'Hunger Games' director Gary Ross talks casting Jennifer Lawrence -- EXCLUSIVE | EW.com

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'Hunger Games' director Gary Ross talks about 'the easiest casting decision of my life' -- EXCLUSIVE

Gary Ross Jen Lawrence

(Albert L. Ortega/PR Photos; Lester Cohen/WireImage.com)

This afternoon Lionsgate announced that The Hunger Games had finally found its hero. Oscar nominee Jennifer Lawrence (Winter’s Bone) will play Katniss Everdeen, the embattled tribute from District 12 who goes on to lead a revolution in Suzanne Collins’ best-selling trilogy. Director Gary Ross spoke exclusively with EW about why 20-year-old Lawrence is the right actress, at the right age, to bring Katniss to life on the big screen. (Warning: Some spoilers follow.)

ENTERTAINMENT WEEKLY: When did you know Jennifer Lawrence was your Katniss?
GARY ROSS: First, I saw Winter’s Bone, and I just thought she was phenomenally talented and just kind of riveting and amazing and had so much power. And then we had a meeting and I found her to be just a completely compelling, intelligent person. But then she came in and read for me and it just knocked me out. I don’t want to go into too many details, but we did a scene from the movie and it was so amazingly powerful that it was sort of stunning. You glimpsed every aspect of the role and the potential of the whole movie.

There’s already quite a bit of hand-wringing that, no matter how good an actress Lawrence is, at 20 she’s simply too old for the role.
First of all, I talked to Suzanne extensively about this. Suzanne saw every single audition. And not only did Suzanne not have an issue with Jen’s age, she felt you need someone of a certain maturity and power to be Katniss. This is a girl who needs to incite a revolution. We can’t have an insubstantial person play her, and we can’t have someone who’s too young to play this. Suzanne was incredibly adamant about this. Far from being too old, she was very concerned that we would cast someone who was too young. In Suzanne’s mind, and in mine, Katniss is not a young girl. It’s important for her to be a young woman. She’s a maternal figure in her family. She’s had to take care of Prim, and in many ways her mother, since her father’s death. She’s had to grow up pretty quickly.

Was the opportunity to side step any child labor laws an added bonus?
That’s not the reason. I absolutely cast the right person for the role and in my view there wasn’t even a question who the best Katniss was. It was the easiest casting decision I ever made in my life.

In the books, Katniss is described as being olive-skinned, dark-haired, possibly biracial. Did you discuss with Suzanne the implications of casting a blond, caucasian girl?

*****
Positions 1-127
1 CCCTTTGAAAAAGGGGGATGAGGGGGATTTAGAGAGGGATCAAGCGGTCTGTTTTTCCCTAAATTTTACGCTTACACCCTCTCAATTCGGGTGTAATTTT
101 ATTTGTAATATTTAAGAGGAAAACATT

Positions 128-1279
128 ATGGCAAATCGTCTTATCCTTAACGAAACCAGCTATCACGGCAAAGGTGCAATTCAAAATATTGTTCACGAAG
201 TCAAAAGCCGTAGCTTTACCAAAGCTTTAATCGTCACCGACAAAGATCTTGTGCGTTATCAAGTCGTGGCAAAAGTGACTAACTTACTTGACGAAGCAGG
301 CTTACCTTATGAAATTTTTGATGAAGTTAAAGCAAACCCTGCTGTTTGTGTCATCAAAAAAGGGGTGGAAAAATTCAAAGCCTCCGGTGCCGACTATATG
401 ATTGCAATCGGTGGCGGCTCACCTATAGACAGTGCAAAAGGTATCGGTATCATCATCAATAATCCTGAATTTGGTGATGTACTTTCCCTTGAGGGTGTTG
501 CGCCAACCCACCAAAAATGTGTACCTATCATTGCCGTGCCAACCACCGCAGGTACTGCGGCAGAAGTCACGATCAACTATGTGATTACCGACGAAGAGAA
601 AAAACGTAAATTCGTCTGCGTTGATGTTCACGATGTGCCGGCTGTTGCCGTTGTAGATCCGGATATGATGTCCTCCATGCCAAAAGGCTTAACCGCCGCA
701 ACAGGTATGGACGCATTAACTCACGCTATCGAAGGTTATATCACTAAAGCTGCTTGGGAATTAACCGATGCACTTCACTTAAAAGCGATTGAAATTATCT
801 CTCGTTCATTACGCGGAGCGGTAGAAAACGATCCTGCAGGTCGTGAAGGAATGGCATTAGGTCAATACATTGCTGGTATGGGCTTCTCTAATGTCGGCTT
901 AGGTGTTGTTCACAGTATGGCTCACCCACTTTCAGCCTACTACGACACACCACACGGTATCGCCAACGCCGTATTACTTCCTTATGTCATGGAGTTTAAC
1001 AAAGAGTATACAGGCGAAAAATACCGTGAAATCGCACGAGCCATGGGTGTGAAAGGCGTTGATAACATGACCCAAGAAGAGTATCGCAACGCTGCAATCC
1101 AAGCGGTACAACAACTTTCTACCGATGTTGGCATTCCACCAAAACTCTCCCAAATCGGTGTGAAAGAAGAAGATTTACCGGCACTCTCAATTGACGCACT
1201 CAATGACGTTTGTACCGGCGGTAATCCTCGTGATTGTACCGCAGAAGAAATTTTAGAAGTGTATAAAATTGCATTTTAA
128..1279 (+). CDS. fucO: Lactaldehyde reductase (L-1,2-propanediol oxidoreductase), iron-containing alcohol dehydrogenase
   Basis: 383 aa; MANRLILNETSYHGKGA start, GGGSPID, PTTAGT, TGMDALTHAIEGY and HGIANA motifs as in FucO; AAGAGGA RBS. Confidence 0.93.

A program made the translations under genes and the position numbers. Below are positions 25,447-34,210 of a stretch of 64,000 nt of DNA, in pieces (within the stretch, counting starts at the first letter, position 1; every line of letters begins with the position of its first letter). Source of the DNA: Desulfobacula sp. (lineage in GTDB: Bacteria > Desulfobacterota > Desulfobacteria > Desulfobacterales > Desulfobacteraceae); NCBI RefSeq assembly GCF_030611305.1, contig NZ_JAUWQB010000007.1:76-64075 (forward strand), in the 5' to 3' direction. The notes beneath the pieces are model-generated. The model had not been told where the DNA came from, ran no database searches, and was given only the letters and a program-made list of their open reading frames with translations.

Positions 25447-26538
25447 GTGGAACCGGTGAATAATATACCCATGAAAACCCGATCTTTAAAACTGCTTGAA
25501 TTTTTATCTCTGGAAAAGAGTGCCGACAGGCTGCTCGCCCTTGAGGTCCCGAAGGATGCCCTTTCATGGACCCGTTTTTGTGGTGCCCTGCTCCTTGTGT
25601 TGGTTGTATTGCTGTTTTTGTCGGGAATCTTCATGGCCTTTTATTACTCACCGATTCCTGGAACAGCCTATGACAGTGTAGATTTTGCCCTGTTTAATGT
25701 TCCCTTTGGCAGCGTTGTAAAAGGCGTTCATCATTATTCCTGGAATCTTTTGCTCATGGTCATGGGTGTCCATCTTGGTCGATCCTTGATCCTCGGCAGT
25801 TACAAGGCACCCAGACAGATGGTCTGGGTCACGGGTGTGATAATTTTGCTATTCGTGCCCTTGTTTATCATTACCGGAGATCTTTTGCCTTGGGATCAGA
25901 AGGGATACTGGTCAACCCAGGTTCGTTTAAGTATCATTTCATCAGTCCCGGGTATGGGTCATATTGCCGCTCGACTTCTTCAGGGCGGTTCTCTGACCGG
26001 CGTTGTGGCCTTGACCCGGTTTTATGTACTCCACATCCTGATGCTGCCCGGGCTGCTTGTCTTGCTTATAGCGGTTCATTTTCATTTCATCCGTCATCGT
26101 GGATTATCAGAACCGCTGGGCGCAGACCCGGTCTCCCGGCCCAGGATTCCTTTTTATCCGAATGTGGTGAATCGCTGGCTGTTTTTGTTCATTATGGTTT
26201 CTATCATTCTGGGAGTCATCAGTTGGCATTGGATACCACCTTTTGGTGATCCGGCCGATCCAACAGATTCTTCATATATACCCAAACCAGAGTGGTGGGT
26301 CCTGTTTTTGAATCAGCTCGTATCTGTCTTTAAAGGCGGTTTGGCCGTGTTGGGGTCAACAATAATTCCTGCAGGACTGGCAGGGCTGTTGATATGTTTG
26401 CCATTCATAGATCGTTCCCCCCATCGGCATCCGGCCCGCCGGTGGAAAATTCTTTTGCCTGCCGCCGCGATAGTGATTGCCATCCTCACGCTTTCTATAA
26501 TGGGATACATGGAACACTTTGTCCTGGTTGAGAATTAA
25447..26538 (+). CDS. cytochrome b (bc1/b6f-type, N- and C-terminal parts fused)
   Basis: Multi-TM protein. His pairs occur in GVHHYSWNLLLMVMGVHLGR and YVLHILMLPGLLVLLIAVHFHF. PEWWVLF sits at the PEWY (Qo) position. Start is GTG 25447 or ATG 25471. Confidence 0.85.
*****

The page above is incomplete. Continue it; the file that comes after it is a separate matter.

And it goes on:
Suzanne and I talked about that as well. There are certain things that are very clear in the book. Rue is African-American. Thresh is African-American. Suzanne had no issues with Jen playing the role. And she thought there was a tremendous amount of flexibility. It wasn’t doctrine to her. Jen will have dark hair in the role, but that’s something movies can easily achieve. [Laughs] I promise all the avid fans of The Hunger Games that we can easily deal with Jennifer’s hair color.

How will this inform the rest of your casting, in terms of age, look, everything?
Now that we have Katniss, we see who feels good with her both as Peeta and Gale and the rest of her family.

Have actors already started reading with her?
No, but we’ve read a lot of people for a lot of roles. Obviously, we have to make sure that the cast balances and makes sense. We’re very close. I have very, very good ideas about who I want in a lot of other roles. So I think there’ll be a lot of stuff coming pretty quickly.

Have you had conversations with her about the enormity of stepping not just into a franchise like this, but a character that is already so beloved by the world? How do you prepare a young person for that?
Oh god, have you ever met her? [Laughs] Don’t worry about Jen Lawrence. She’s a very powerful person. Jennifer is from Kentucky. I think she feels such a complete connection to who Katniss is, the way many people do, but this just seems like a very good fit to her. I think she’s very confident about the role, I think it feels very organic to her. She’s ready to dive in. She goes to archery class next week. Yeah, she’s going to start shooting arrows next week! I think by the end of the week she’s going to be learning to climb trees. She’s a very strong, confident young woman. She’s very confident in her own talent and who she is as a woman, and I think that all these things make her want to dive into the role.

Will you indulge in the blogs and message boards over the next few days to gauge fan reaction to the casting news?
I think one of the wonderful things about The Hunger Games is that everyone has such a personal relationship to the material that they feel they have a very specific idea about the character and who the character is. And that’s wonderful. And I think a lot of the debate that has gone on about who Katniss is is fantastic, because people feel very passionately that their take on the character is unique and correct. But the one that I’ve honestly listened to the most has been Suzanne, who conjured this girl out of her own imagination. To Suzanne, Jen is the perfect realization of the character who is in her head.

Read more:
Jennifer Lawrence will play Katniss in ‘The Hunger Games’
‘The Hunger Games’: Is Jennifer Lawrence the Katniss of your dreams?
Who should play Katniss?
‘Hunger Games’ exclusive: What the movie will be rated, and how it feels to be called the next ‘Twilight’
‘Hunger Games’ exclusive: Why Gary Ross got the coveted job, and who suggested Megan Fox for the lead role
‘Hunger Games’ exclusive: Director Gary Ross talks about casting Katniss

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